Navigating post-education life
It’s National Careers Week 2021 – a week dedicated to the celebration of careers guidance across the UK! To mark the occasion, we wanted to discuss the next steps after finishing school and college… Despite being a year into a global pandemic, which has brought many things to a stand-still, there are still steps you can take to discover your career path.
Once you’ve finished formal education, you begin your journey in the world of work with some sort of career path in mind. The concept of a “career path” when you’re 16-18 might seem daunting as you may think this means that the decisions you make now will impact the rest of your life.
Whilst the choices you make once leaving school will affect your immediate next steps, by no means do you need to have your entire career mapped out! Nowadays, people change careers multiple times – finding new passions and skills along the way.
So, there is no need to have your future planned until your retirement. However, it’s worth thinking just a few years ahead. Luckily, there are plenty of possible paths you can take. Before we dive in, it’s important to note that when unsure of your career direction, you should choose a pathway that enables you to do something you enjoy – after all, that’s half the battle.
What can I do after I’ve finished my studies?
You can pursue further education at university. Depending on your interests and the career you have in mind, you may need to go to university in order to specialise in this subject – for example, if you want to be a doctor or a physician. Alternatively, you can study your preferred area of interest, such as history or a foreign language, and keep your options open for opportunities that come to light as a result.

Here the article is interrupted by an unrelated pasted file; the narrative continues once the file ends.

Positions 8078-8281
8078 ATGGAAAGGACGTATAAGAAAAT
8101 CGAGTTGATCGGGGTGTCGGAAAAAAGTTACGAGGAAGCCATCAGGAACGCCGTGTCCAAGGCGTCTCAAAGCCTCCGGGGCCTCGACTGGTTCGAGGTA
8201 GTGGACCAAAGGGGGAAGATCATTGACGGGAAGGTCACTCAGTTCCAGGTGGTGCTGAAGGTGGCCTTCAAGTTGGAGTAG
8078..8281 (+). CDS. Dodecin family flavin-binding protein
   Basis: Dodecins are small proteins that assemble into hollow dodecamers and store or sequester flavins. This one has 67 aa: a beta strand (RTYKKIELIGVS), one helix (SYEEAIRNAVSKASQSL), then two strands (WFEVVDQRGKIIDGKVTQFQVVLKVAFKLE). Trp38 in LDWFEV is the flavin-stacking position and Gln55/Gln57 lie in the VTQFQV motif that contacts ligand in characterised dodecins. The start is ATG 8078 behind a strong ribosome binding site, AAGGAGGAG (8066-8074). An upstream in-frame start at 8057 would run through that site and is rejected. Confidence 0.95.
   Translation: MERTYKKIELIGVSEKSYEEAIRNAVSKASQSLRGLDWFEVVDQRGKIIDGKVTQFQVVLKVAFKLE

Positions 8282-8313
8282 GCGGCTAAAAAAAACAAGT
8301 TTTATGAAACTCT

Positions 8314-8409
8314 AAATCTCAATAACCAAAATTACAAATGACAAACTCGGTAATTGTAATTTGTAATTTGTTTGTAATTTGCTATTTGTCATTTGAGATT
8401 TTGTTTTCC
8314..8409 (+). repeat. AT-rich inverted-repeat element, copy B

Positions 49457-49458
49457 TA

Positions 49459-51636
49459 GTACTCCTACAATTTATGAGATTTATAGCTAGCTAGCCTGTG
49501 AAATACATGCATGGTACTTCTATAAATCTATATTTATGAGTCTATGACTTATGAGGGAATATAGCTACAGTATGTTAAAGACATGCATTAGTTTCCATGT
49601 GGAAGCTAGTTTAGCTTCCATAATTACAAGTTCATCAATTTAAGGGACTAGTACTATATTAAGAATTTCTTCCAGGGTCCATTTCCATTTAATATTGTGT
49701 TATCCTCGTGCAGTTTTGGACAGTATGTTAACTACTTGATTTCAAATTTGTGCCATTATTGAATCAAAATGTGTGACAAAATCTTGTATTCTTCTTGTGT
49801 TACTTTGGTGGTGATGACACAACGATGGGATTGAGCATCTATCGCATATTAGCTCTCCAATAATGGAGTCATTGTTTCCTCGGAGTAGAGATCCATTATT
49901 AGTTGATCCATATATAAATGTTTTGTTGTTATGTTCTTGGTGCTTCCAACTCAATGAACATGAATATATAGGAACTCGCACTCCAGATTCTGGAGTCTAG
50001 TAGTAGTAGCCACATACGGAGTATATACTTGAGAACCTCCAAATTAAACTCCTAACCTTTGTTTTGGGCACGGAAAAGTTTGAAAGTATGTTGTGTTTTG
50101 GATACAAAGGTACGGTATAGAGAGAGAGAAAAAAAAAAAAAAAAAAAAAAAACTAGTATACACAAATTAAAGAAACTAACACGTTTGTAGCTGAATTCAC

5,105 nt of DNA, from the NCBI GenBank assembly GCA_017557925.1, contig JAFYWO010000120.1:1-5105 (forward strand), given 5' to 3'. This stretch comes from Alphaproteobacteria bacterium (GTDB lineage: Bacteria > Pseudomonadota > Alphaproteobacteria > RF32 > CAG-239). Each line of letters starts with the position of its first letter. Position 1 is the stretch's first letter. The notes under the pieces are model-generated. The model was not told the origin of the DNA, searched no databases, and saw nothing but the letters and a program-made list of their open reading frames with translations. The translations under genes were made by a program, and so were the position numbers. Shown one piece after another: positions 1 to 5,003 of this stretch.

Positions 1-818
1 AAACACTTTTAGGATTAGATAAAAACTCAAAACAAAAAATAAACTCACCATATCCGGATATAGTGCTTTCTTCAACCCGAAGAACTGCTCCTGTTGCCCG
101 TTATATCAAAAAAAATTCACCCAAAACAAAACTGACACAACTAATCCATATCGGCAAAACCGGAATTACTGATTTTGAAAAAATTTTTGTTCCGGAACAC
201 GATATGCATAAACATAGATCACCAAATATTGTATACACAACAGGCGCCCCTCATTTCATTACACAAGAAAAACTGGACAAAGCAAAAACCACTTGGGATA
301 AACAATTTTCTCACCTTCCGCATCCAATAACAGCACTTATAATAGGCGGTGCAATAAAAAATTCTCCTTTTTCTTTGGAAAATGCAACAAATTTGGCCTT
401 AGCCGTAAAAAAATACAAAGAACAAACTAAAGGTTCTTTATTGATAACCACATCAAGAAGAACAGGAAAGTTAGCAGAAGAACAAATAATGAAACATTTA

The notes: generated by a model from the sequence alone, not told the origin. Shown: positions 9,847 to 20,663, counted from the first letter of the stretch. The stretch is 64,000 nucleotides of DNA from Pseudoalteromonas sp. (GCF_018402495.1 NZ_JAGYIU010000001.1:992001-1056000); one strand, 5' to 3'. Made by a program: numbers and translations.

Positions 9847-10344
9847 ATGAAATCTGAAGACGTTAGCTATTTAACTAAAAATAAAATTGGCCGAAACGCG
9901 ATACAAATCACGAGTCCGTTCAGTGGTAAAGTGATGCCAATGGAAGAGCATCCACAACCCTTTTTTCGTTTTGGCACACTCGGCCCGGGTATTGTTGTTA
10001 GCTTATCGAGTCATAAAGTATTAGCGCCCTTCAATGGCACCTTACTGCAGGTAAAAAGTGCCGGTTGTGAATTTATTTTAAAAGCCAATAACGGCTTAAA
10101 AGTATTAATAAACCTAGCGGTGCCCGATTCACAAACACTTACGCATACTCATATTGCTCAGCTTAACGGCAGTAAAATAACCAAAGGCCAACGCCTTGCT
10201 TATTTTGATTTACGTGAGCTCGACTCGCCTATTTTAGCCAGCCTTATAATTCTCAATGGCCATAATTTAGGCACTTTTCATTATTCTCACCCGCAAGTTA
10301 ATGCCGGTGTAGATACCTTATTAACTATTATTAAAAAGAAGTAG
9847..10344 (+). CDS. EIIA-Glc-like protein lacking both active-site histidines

You can do an apprenticeship. If you’re tired of traditional education and prefer hands-on learning, an apprenticeship could be the route for you. Through a mixture of study and hands-on experience, you can become qualified in your desired area, get paid whilst you learn, and potentially land a full-time job with the organisation you trained with.
Whilst apprenticeships are often linked to jobs in construction and engineering, they can actually be found in most sectors – including healthcare, agriculture, animal care, business, administration, environment, the digital sector and many more. In addition, an apprenticeship can lead you the same outcome that can be attained via university, as some apprenticeships incorporate you obtaining a degree. The difference is that it takes longer, and you can decide how far you want to go with the qualifications whilst you’re working.
If you’ve got your grades and have a job role in mind, you might be able to head straight into full-time employment. Try looking for entry level roles – there are plenty of organisations who look for young people straight out of education to come to work for them. These organisations will often teach you what you need to know whilst you’re on the job, offering training opportunities with first-hand experience of the trade. This might be a role as an accountant, a plumber, a retail worker, etc. Do some research and see what you can find!